Smoking’s bad for you, right? We all know it. More than 50% of the deaths in my corporate thriller Up In Smoke were caused by smoking. The World Health Organisation says tobacco kills half its users. While as a British crime writer, you might expect me to be drinking gallons of whisky surrounded by a blue fug of cigarette smoke, I’ll leave that to the gumshoes of legend. Strong coffee is a different matter, as I said in my blog two weeks ago.
In my younger days I smoked occasionally, enjoying the hit (confidence, clarity of thought, feeling like a superhero) without getting hooked. Only once did the spectre of addiction loom; when I thought “I could really use a cigarette right now; it’s exactly the time of day I had one yesterday and the day before.” That’s the moment I walked away. So many friends and family had spent years grappling with their nicotine addiction, and if you can’t beat it, the consequences aren’t pleasant (as Tony, the fast-living, womanising, tobacco boss discovered in Up In Smoke).
Why is it so hard to give up? Like any addictive substance, nicotine has physical withdrawal symptoms. The hit I received lighting up was a beautiful, positive blast of pleasure. Imagine the exact opposite; that all the joy, confidence and energy has been sucked out of your life, leaving you with the headache from Hell. On top of the physical symptoms, there are the psychological ones: missing your smoking breaks at work and the camaraderie of fellow smokers, fidgeting with your fingers when there’s no fag to hold, comfort eating.
So quitting’s not easy – but it doesn’t have to feel tortured and lonely. There’s lots of support out there, and No Smoking Day is proof of that. Run in the UK by the British Heart Foundation, it’s this Wednesday, 11th March. There’s a wealth of resources and, importantly, encouragement from other smokers and non-smokers. I’m sure the timing is no accident, either. In the spring, days are lighter and it’s much easier to start a new initiative. New Year resolutions, made in the depths of winter, have a 90% failure rate – although I’m pleased to say that I’ve succeeded with mine so far (it was to blog once a week)!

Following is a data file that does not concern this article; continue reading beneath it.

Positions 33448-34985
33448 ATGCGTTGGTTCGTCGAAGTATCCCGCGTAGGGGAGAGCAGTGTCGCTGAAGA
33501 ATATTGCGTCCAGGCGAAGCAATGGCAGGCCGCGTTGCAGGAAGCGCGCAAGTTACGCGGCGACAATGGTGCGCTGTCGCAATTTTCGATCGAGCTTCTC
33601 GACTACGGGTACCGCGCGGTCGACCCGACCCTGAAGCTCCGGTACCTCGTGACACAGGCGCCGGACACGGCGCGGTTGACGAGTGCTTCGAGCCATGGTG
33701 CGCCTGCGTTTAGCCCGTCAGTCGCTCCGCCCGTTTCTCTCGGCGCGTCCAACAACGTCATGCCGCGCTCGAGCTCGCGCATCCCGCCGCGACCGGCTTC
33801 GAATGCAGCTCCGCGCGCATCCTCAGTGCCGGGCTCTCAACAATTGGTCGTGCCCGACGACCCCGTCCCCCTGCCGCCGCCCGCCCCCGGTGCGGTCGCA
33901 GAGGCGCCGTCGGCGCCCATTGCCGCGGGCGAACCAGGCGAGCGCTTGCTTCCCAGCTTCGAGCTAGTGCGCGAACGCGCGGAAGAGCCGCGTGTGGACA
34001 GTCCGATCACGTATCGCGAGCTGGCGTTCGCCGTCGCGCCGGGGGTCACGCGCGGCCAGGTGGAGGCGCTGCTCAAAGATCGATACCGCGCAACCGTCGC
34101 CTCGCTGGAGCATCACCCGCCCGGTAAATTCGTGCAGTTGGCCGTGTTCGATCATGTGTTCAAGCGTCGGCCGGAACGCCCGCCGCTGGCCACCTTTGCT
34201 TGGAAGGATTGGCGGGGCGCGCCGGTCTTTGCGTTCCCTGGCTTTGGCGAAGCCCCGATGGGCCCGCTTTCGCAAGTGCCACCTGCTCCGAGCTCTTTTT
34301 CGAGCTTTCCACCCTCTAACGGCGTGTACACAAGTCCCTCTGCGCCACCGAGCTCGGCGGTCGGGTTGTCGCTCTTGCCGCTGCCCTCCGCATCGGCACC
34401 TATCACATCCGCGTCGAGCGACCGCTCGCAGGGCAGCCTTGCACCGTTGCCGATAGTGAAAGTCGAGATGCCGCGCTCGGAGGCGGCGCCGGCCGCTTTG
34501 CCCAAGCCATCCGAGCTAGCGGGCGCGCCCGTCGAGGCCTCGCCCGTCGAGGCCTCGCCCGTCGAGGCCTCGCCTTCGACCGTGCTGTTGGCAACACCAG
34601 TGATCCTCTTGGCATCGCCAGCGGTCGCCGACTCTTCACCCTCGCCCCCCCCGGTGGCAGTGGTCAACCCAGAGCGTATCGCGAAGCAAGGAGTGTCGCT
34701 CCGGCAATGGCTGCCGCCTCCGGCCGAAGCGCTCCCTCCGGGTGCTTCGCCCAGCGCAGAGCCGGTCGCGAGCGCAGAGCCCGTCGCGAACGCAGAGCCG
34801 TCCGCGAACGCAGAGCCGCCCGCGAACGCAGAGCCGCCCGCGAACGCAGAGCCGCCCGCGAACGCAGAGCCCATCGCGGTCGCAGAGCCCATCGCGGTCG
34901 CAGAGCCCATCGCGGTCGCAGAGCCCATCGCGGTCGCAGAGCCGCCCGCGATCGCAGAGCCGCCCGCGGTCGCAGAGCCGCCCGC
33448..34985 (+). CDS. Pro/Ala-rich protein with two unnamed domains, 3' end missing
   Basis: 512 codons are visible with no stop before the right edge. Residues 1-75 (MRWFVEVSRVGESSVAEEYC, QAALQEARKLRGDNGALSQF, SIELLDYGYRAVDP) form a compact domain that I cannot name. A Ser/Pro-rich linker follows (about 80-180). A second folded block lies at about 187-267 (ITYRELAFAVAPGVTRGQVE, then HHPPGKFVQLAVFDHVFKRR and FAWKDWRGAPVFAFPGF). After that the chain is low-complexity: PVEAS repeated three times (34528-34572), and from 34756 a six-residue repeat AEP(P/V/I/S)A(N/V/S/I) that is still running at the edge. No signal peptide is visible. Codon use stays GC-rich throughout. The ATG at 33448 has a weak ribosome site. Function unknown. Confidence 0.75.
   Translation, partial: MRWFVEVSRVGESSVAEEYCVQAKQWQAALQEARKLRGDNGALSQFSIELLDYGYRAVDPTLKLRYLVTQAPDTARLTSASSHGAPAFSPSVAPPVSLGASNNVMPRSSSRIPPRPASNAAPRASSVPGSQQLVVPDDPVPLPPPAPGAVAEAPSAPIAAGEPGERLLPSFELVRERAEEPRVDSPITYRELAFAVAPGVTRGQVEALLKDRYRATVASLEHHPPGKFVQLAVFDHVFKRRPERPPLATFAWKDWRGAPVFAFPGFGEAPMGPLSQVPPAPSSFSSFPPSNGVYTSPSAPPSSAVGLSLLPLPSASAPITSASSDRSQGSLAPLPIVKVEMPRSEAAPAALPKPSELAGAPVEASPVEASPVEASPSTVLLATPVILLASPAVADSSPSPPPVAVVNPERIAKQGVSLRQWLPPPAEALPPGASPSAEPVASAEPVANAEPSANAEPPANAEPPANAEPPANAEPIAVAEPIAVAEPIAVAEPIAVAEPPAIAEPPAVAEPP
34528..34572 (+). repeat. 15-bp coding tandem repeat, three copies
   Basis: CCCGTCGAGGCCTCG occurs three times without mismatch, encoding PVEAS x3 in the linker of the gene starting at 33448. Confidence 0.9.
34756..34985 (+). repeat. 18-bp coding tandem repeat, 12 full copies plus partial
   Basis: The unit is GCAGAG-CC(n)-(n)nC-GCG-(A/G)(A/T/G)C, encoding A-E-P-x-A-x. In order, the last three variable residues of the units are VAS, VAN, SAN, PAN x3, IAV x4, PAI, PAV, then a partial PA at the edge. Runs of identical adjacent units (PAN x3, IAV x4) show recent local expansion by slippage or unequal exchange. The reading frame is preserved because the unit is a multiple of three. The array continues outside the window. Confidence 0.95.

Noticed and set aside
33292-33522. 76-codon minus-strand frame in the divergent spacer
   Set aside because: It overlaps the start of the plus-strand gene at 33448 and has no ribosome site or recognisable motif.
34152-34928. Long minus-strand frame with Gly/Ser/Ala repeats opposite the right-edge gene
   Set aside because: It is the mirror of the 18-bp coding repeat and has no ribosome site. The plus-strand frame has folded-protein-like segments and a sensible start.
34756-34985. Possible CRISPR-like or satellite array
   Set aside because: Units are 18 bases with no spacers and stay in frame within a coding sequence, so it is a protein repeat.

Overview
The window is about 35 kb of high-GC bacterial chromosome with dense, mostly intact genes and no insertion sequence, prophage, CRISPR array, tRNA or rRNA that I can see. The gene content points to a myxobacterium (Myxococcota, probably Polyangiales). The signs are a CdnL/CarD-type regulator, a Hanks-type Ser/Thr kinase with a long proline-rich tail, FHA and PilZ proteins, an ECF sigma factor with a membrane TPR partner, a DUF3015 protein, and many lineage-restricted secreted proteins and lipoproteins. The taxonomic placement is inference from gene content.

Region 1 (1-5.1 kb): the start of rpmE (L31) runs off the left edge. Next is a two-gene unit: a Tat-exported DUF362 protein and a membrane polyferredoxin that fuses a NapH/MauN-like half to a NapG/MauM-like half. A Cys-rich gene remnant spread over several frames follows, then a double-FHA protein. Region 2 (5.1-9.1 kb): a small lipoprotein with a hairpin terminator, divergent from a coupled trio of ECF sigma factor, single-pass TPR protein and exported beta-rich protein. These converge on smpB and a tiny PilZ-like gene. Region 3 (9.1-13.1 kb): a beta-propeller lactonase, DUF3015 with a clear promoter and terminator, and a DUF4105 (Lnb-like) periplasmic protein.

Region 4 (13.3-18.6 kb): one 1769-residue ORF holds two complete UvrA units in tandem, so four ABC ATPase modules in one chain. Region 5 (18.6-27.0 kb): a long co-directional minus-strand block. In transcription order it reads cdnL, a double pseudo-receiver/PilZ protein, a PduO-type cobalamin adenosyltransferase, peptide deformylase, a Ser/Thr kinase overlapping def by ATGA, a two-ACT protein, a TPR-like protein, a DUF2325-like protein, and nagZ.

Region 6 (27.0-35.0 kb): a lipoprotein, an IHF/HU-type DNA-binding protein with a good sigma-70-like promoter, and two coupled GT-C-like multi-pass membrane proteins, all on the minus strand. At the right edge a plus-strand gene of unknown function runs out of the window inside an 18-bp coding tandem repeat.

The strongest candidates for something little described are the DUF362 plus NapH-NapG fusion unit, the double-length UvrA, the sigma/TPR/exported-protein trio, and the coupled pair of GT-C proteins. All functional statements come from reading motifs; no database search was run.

Having a supportive buddy is one of the best ways to make changes, of course, in any area of life – not just smoking. Addicts who give No Smoking Day a miss will vastly increase their chances of quitting later if they hook up with a buddy to cheer them on.
A longer, healthier life, and more disposable income are such great goals, there’s no need to give up on giving up. With so many cessation methods available, even if one doesn’t work, another will. Hypnotherapy, e-cigarettes, nicotine gum and good old-fashioned willpower – all have their fans. The psychological blocks to quitting aren’t insurmountable either. The US site http://smokefree.gov/cravings has excellent advice for dealing with them, for example taking a deep breath and focusing on all the cash you’re saving. At £9 a pack, it adds up fast.
After all, the only winners from smoking are the Big Tobacco companies and, worse, the counterfeiters who make fake cigarettes. Thriller Up In Smoke, while humorous and entertaining (read this great review by Ron Askew), pulls no punches about the devastating effect of tobacco on its consumers. You can buy it here for as little as £1.99 – far less than the cost of a packet of cigarettes, and just possibly, the best investment you’ll ever make.